"Since sexual violence is an isolating event, girded by shame and stigma, understanding that you're not alone and connecting with other survivors is alchemy, transmuting isolation into intimacy and connection."

This is something that Amita knows and understands well as a survivor herself.

"My childhood included a lot of violence from my father, including rape and other forms of domestic violence," says Amita. "Mandated reporting was imposed on me when I was 13 and it was largely unhelpful since the prosecutors threatened to incarcerate my mother for 'being complicit' in the violence I experienced, even though she was also abused by my father for years."

What helped them during this time was having the support of others.

"I'm grateful to have had a loving younger sister and a few really close friends, some of whom were also surviving child sexual abuse, though we didn't know how to talk about it at the time," Amita says.

"I'm also a queer, non-binary femme person living with complex post-traumatic stress disorder, and those identities have shaped a lot of my life experiences," they continue. "I'm really lucky to have an incredible partner and network of friends and family who love me."

"These realizations put me on the path of my life's work to end this violence quite early in life," they said.

Amita wants Mirror Memoirs to help build awareness of just how pervasive rape culture is. "One in four girls and one in six boys will be raped or sexually assaulted by the age of 18," Amita explains, "and the rates are even higher for vulnerable populations, such as gender non-conforming, disabled, deaf, unhoused, and institutionalized children." By sharing their stories, they're hoping to create change.

"Listening to stories is also a powerful way to build empathy, due to the mirror neurons in people's brains. This is, in part, why the project is called Mirror Memoirs."

So far, Mirror Memoirs has created an audio archive of BIPOC LGBTQI+ child sexual abuse survivors sharing their stories of survival and resilience that includes stories from 60 survivors across 50 states. This year, they plan to record another 15 stories, specifically of transgender and nonbinary people who survived child sexual abuse in a sport-related setting, with their partner organization, Athlete Ally.

"This endeavor is in response to the more than 100 bills that have been proposed across at least 36 states in 2021 seeking to limit the rights of transgender and non-binary children to play sports and to receive gender-affirming medical care with the support of their parents and doctors," Amita says.

In 2017, Mirror Memoirs held its first gathering, which was attended by 31 people. Today, the organization is a fiscally sponsored, national nonprofit with two staff members, a board of 10 people, a leadership council of seven people, and 500 members nationally.

When the pandemic hit in 2020, they created a mutual aid fund for the LGBTQIA+ community of color and were able to raise a quarter-million dollars. They received 2,509 applications for assistance, and in the end, they decided to split the money evenly between each applicant.

While they're still using storytelling as the building block of their work, they're also engaging in policy and advocacy work, leadership development, and hosting monthly member meetings online.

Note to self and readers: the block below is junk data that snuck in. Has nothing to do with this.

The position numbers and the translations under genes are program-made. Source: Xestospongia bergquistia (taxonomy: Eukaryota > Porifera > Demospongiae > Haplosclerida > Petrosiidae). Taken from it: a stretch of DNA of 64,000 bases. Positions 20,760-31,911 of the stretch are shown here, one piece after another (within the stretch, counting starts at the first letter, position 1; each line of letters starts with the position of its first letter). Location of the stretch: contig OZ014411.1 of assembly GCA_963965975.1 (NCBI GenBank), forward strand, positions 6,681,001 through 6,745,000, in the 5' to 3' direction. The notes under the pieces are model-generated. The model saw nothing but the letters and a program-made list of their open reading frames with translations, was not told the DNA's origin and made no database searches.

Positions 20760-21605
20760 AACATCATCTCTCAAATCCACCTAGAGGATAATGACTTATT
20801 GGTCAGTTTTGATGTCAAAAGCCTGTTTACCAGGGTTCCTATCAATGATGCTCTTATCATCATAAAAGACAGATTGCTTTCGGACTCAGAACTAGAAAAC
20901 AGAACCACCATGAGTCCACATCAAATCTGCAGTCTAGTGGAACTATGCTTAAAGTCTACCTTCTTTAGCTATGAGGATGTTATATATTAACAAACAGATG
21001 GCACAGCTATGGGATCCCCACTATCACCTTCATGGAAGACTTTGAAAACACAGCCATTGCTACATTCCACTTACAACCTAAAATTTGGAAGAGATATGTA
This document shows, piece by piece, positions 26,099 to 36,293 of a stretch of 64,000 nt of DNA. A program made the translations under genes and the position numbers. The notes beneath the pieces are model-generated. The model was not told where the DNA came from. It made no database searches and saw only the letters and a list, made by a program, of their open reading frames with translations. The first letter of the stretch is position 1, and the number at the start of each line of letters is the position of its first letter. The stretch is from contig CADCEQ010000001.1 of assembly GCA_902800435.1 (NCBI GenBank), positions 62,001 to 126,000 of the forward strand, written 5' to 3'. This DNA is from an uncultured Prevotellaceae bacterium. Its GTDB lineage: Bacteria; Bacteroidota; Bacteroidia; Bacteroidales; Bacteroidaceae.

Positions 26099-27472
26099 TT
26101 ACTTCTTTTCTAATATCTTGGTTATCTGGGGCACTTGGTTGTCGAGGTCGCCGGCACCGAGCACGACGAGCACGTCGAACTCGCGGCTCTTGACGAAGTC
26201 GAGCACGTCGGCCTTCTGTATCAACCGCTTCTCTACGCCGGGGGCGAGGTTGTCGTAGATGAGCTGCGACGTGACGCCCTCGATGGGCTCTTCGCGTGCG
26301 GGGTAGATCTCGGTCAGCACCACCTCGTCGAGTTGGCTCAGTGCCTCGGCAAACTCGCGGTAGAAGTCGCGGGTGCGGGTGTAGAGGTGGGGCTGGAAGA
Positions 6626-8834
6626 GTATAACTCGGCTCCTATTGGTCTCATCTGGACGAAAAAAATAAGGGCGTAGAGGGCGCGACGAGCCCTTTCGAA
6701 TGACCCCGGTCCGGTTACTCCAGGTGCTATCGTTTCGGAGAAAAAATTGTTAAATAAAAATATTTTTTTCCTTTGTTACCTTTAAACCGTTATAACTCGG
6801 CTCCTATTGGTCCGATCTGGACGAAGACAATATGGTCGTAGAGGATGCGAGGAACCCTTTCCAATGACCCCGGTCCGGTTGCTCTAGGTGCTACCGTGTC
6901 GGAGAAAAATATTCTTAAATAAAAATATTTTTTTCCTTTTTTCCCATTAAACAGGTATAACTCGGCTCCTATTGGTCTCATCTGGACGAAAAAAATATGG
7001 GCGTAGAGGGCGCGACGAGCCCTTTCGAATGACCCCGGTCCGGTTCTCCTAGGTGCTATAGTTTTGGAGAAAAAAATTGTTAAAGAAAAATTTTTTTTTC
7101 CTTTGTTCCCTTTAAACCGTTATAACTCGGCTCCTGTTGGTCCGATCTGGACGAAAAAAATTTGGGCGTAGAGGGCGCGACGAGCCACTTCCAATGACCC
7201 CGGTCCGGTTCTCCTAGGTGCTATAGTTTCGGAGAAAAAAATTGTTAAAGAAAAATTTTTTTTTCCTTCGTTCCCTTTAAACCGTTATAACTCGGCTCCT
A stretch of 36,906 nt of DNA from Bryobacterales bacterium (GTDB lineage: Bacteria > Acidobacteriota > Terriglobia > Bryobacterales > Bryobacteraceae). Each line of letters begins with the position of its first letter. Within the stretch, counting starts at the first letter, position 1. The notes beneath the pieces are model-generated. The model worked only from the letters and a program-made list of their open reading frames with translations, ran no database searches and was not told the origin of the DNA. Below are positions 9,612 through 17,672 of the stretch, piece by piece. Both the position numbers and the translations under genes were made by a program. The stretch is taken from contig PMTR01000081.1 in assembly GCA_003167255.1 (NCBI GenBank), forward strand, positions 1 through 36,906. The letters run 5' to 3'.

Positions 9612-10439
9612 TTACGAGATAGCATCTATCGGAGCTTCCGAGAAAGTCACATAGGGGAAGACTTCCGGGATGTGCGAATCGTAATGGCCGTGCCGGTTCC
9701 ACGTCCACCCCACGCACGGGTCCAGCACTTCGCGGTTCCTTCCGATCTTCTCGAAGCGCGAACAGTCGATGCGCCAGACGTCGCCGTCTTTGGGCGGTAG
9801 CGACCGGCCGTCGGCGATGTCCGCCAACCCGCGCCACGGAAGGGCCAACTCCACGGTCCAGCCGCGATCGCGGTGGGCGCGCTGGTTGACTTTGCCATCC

For their work, Amita is one of Tory's Burch's Empowered Women. Their donation will go to Mirror Memoirs to help fund production costs for their new theater project, "Transmutation: A Ceremony," featuring four Black transgender, intersex, and non-binary women and femmes who live in California.

"I'm grateful to every single child sexual survivor who has ever disclosed their truth to me," Amita says. "I know another world is possible, and I know survivors will build it, together with all the people who love us."

To learn more about Tory Burch and Upworthy's Empowered Women program visit https://www.toryburch.com/empoweredwomen/. Nominate an inspiring woman in your community today!

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When a pet is admitted to a shelter it can be a traumatizing experience. Many are afraid of their new surroundings and are far from comfortable showing off their unique personalities. The problem is that's when many of them have their photos taken to appear in online searches.

Chewy, the pet retailer who has dedicated themselves to supporting shelters and rescues throughout the country, recognized the important work of a couple in Tampa, FL who have been taking professional photos of shelter pets to help get them adopted.

"If it's a photo of a scared animal, most people, subconsciously or even consciously, are going to skip over it," pet photographer Adam Goldberg says. "They can't visualize that dog in their home."

Adam realized the importance of quality shelter photos while working as a social media specialist for the Humane Society of Broward County in Fort Lauderdale, Florida.

"The photos were taken top-down so you couldn't see the size of the pet, and the flash would create these red eyes," he recalls. "Sometimes [volunteers] would shoot the photos through the chain-link fences."

That's why Adam and his wife, Mary, have spent much of their free time over the past five years photographing over 1,200 shelter animals to show off their unique personalities to potential adoptive families. The Goldbergs' wonderful work was recently profiled by Chewy in the video above entitled, "A Day in the Life of a Shelter Pet Photographer."